Ivy Ken

 

 

Ivy Ken

Associate Professor, Columbian College of Arts and Sciences
Research Title:  Race, Immigration, and Confinement in Rural Meatpacking: Decentering Whiteness and Mapping Injustices

Research Description

This project pairs social science researchers from GWU with community and civic partners in the two states with the highest concentration of rural meatpacking workers: Minnesota and North Carolina. In these states, most workers in packing plants are Latina/o/x or African-American, and rates of unionization are kept artificially low through legal and corporate initiatives.

Inspired by the work of the immigrant labor advocacy group Contratados, Ken and León are establishing relationships with workers in these states who will provide reviews of their meatpacking employers. On a 5-star system, the workers will rate employers on aspects of their working conditions such as safety, sexual harassment, retaliation, payment of wages, and housing. These reviews help identify the institutional--rather than individual--sources of harm to employees in this sector and allow even non-unionized workers to hold their employers accountable. The project is meant to promote transparency and fairness based on the perspectives of workers who have first-hand knowledge of the conditions of work in this industry.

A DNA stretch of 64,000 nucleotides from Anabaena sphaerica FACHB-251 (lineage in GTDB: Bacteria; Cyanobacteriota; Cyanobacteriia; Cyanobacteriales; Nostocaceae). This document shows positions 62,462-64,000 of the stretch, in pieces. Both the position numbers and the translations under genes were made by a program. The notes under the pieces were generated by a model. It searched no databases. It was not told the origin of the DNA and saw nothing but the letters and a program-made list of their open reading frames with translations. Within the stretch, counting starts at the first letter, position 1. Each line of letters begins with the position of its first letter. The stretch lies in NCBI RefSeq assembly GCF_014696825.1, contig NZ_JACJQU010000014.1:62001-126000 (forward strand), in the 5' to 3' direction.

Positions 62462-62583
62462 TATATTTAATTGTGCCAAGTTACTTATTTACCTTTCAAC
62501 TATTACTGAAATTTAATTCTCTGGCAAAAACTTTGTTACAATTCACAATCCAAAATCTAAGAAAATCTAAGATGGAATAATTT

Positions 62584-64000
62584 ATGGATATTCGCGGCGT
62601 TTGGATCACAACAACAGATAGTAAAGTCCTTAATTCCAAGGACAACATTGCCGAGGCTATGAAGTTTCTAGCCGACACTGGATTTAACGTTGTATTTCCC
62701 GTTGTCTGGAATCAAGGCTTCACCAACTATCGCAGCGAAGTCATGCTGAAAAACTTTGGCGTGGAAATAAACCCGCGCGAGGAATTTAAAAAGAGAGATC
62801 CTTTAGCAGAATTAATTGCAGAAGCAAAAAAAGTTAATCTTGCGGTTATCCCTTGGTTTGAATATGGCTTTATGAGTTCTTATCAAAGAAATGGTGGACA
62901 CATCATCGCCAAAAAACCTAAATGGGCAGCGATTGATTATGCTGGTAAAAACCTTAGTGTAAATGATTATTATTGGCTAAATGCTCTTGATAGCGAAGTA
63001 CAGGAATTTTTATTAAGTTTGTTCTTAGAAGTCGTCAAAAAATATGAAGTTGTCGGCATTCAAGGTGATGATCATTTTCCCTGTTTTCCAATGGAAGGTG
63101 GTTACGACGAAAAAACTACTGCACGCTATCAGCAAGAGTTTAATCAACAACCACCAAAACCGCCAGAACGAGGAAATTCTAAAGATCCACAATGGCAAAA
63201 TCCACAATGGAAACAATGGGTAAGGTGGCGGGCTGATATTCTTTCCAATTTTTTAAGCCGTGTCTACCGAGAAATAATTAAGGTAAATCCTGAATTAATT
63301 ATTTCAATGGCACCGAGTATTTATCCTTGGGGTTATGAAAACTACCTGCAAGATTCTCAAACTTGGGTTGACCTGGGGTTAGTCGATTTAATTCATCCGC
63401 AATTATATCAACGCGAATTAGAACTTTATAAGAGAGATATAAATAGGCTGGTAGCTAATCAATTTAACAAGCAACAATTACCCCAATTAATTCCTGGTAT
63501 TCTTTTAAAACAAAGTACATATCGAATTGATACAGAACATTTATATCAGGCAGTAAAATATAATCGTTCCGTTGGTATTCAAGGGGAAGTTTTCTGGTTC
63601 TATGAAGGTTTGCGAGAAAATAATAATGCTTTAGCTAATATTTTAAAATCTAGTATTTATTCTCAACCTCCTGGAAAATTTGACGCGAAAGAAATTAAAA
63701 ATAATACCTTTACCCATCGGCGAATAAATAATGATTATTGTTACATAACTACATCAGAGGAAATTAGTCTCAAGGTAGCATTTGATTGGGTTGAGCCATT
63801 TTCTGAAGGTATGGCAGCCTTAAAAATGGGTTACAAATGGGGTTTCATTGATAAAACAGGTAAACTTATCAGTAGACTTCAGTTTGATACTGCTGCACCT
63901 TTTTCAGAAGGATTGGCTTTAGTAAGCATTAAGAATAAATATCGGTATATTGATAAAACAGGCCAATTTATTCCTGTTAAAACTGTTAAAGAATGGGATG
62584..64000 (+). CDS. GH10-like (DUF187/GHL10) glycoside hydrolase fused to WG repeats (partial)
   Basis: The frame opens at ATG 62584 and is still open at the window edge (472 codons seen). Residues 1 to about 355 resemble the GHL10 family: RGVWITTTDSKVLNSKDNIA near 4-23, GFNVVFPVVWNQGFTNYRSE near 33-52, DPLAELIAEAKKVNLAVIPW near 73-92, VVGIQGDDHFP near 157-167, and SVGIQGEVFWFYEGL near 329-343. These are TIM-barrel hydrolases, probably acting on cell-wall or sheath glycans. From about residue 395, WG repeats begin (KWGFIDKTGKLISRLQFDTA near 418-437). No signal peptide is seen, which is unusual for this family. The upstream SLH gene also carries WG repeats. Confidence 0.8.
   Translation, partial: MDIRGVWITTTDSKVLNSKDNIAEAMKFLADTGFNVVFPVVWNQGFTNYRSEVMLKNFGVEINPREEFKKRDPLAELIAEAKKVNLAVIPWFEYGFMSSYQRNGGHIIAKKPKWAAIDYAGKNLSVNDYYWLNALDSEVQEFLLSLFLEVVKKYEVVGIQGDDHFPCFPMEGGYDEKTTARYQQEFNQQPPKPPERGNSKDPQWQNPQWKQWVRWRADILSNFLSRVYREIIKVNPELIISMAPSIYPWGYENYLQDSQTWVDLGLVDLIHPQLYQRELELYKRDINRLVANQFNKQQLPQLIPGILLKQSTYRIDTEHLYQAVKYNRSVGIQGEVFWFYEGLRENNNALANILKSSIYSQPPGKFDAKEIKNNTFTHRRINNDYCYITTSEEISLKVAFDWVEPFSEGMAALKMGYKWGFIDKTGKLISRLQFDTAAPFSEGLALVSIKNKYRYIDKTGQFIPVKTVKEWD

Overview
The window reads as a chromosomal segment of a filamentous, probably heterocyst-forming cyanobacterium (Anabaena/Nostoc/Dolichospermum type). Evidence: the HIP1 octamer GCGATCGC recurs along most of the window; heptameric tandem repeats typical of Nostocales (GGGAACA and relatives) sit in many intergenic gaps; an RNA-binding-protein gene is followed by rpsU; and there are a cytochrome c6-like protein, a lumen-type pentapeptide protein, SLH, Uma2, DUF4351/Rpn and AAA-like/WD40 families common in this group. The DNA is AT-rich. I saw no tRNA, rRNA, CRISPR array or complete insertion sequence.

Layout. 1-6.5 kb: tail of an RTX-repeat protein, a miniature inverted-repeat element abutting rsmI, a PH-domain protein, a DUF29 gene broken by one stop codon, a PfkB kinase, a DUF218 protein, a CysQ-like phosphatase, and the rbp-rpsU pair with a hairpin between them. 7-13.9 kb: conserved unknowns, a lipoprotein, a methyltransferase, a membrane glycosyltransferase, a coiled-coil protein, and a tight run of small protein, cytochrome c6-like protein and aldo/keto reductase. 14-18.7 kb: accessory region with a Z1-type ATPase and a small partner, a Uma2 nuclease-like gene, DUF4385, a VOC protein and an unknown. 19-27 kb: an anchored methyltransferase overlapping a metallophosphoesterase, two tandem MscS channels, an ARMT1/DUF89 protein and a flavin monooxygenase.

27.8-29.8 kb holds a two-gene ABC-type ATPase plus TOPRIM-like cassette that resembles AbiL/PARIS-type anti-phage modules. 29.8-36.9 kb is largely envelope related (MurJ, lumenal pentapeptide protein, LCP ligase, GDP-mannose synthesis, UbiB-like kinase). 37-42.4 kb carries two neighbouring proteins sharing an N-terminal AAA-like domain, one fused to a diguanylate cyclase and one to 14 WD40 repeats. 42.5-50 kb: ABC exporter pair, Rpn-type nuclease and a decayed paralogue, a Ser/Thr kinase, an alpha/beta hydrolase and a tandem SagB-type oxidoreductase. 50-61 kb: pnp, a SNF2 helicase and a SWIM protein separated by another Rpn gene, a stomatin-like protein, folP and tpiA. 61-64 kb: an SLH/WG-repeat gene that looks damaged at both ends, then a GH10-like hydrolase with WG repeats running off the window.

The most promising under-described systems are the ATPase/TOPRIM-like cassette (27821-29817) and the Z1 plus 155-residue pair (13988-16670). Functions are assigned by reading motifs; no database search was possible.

The George Washington University Equity Institute Initiative (EII) is a university-wide collaboration to create an institute dedicated to community-engaged research on the worldwide problem of racial and ethnic inequality.

Launched in 2021, the EII provides seed funding to support projects that enhance community-engaged research, train students in social justice leadership, and translate knowledge into action that informs laws, policies, and tangible advances in social justice.

The Equity Institute Initiative initially begun by a core group of visionaries from the GWU Schools of Law, Public Health, Medicine, Nursing, Engineering, International Affairs, and the Columbian College of Arts and Sciences. EII is a transformational entity that creates an intellectual home and community for collaborations across the University. Our commitment is to grow the impact of GW’s instructional and research resources aimed at the redress of racial, ethnic, and socio-economic inequality in the United States of America and around the world.

In short, the Equity Institute Initiative seeks to serve the cause of racial, ethnic, and socioeconomic equality by dedicating our University’s most precious resources – our people and our knowledge – to help solve one of the most pressing challenges of our time.

 

Dean Dayna Bowen Matthew

 

 

 

Dayna Bowen Matthew, JD, PHD

Dean and Harold H. Greene Professor of Law
George Washington University Law School